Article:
Joining the show with host Michelle Nicholas Gerber is none other than human-rights activist, author, former lawyer, and Canadian politician. He is also a Senior Fellow to the Raoul Wallenberg Center for Human Rights. Mr David William Kilgour himself for an hour long interview, and look into the travesty going on in the world with human trafficking, and organ harvesting.
David Kilgour graduated from the University of Manitoba in economics in 1962 and the University of Toronto law school in 1966. From crown attorney in northern Alberta to Canadian Cabinet minister, Kilgour ended his 27-year tenure in the House of Commons of Canada as an Independent MP. Upon retirement, he was one of the longest current serving members of parliament and one of the very few who had been elected under both the Progressive Conservative and Liberal banners.
Kilgour was originally elected as a member of the Progressive Conservative Party in 1979. However, his first attempt at election, in the 1968 federal election in the riding of Vancouver Center as a Progressive Conservative was unsuccessful. He ran again as a Tory in the 1979 election in Edmonton, and was a member of parliament for about 27 years. In October 1990, he, along with Pat Nowlan of Nova Scotia and Alex Kindy of Calgary, were expelled from the Tory national caucus in protest over their vote against the Goods and Services Tax. He sat as an independent for several months before joining the Liberals.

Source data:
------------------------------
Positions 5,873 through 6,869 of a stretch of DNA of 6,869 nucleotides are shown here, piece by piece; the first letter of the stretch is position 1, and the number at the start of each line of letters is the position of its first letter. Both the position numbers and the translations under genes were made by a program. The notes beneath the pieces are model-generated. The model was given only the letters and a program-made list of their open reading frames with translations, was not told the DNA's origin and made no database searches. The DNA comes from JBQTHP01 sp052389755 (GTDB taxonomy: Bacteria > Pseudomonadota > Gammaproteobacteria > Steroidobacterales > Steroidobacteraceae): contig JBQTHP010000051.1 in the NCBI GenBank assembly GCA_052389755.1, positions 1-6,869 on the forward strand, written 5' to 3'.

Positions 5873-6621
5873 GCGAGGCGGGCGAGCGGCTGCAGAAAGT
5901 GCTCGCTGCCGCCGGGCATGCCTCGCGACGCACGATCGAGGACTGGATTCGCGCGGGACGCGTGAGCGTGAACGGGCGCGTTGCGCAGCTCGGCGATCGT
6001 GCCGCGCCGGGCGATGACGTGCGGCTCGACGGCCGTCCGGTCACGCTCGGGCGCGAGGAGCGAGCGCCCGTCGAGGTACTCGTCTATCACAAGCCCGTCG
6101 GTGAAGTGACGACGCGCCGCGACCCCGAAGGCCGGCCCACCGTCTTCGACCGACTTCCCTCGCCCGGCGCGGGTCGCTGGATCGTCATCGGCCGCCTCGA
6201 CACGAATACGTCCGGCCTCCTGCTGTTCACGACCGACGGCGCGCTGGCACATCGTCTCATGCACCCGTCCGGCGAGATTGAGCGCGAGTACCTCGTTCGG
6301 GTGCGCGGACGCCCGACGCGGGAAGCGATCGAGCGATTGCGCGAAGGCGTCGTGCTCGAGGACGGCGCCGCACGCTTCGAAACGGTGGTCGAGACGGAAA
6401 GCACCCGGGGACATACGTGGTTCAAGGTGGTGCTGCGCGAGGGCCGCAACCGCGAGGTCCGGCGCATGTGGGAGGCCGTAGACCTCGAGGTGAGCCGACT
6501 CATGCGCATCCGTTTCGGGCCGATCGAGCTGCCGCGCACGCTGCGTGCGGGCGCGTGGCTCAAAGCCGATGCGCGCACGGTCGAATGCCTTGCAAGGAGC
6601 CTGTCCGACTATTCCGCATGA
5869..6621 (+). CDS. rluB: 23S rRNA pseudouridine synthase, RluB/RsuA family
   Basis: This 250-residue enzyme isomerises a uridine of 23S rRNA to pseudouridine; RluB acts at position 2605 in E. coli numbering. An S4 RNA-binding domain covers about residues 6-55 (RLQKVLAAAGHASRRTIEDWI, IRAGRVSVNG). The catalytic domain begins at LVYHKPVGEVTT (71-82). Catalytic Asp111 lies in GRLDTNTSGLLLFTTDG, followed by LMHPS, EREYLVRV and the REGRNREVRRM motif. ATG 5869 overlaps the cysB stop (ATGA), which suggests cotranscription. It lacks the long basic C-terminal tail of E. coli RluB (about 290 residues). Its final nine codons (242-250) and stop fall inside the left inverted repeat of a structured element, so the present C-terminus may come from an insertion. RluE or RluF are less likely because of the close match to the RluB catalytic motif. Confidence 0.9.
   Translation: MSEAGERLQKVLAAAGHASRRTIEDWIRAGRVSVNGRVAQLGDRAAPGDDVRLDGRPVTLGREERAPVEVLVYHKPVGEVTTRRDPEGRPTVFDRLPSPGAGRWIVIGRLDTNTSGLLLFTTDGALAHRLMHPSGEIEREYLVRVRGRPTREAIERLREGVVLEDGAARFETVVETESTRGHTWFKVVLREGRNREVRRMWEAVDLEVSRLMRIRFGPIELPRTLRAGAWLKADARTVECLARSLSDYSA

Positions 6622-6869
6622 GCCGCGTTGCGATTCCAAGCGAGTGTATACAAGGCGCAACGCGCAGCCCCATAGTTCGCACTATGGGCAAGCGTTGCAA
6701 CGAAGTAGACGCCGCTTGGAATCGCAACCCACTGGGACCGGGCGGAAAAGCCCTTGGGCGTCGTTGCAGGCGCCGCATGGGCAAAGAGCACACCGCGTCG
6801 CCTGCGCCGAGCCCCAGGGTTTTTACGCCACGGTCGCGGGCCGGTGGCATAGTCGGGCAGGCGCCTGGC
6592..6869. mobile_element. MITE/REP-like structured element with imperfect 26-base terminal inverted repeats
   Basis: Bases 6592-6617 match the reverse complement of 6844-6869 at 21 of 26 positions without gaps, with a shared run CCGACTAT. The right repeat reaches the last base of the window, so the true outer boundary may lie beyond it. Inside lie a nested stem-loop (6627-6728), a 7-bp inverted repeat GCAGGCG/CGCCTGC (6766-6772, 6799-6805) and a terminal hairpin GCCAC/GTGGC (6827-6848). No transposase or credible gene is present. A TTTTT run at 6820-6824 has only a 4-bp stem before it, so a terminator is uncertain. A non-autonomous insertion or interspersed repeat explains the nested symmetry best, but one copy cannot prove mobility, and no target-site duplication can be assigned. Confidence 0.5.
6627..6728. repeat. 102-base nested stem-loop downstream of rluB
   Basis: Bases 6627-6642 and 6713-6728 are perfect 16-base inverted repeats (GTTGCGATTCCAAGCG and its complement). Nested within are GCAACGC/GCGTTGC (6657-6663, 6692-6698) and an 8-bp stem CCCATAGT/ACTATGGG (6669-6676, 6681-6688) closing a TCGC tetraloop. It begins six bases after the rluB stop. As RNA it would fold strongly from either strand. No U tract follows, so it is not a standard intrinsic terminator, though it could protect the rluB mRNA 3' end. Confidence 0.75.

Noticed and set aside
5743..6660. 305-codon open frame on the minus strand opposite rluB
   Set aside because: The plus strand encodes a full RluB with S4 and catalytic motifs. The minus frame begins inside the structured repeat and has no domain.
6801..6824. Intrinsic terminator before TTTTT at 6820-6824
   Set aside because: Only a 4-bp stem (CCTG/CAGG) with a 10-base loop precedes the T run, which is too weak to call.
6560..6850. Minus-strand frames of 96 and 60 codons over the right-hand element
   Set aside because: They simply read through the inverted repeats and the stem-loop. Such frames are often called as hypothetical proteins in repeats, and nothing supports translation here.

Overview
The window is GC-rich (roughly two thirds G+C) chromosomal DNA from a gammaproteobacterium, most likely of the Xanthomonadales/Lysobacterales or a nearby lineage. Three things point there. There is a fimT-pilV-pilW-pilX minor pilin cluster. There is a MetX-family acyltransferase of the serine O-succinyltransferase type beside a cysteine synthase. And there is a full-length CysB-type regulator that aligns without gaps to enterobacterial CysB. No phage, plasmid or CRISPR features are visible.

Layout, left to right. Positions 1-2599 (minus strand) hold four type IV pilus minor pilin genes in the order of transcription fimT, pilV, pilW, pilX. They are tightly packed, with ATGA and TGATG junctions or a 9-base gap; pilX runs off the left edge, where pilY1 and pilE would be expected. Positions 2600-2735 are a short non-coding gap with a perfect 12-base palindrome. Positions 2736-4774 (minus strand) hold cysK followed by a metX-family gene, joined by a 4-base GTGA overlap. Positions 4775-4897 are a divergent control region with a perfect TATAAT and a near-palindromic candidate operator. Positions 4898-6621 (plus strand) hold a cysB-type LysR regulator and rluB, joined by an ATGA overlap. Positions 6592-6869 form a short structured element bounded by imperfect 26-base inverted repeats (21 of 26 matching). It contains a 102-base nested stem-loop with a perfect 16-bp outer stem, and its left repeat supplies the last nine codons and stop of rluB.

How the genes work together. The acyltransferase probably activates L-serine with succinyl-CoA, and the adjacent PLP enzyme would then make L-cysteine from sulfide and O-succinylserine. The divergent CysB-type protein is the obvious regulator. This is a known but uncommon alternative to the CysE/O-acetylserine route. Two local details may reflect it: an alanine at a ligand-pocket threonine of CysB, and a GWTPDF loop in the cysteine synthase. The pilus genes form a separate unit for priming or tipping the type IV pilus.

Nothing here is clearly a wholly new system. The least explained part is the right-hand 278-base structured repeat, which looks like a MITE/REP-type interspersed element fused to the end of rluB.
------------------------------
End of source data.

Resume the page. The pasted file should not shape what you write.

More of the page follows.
In 2006, allegations emerged that a large number of Falun Gong practitioners had been killed to supply China’s organ transplant industry. With David Matas he released the Kilgour-Matas report, which stated “the source of 41,500 transplants for the six-year period 2000 to 2005 is unexplained” and “we believe that there have been and continue today to be large-scale organ seizures from unwilling Falun Gong practitioners”. In 2009, they published an updated version of the report as a book. They traveled to about 50 countries to raise awareness of the situation.
While being a lifelong practicing Christian, Kilgour has worked on issues such as inter-faith dialog, personal freedoms, and democratic government throughout his career. In Parliament, he was active in prayer groups while at venues and publications across the country he has spoken specifically on religious themes and politics. Commonly, his topics have been on global religious and political persecutions. Currently, he serves as a fellow of the Queen’s University Center for the Study of Democracy; a director of the Washington-based Council for a Community of Democracies (CCD), and co-chair of the Canadian Friends of a Democratic Iran, and has recently hosted an Iran pro-democracy rally attended by approximately 90,000 in France in 2009.
His personal religious beliefs landed him in the news in 2003 when he abstained from the same-sex marriage bill and was reprimanded by then Prime Minister Chrétien.
In 2012, State Organs: Transplant Abuse in China, edited by David Matas and Dr. Torsten Trey, was published with essays from six medical professionals, Ethan Gutmann, David Matas and an essay co-written by Kilgour. Ethan Gutmann interviewed over 100 witnesses and estimated that 65,000 Falun Gong practitioners were killed for their organs from 2000 to 2008.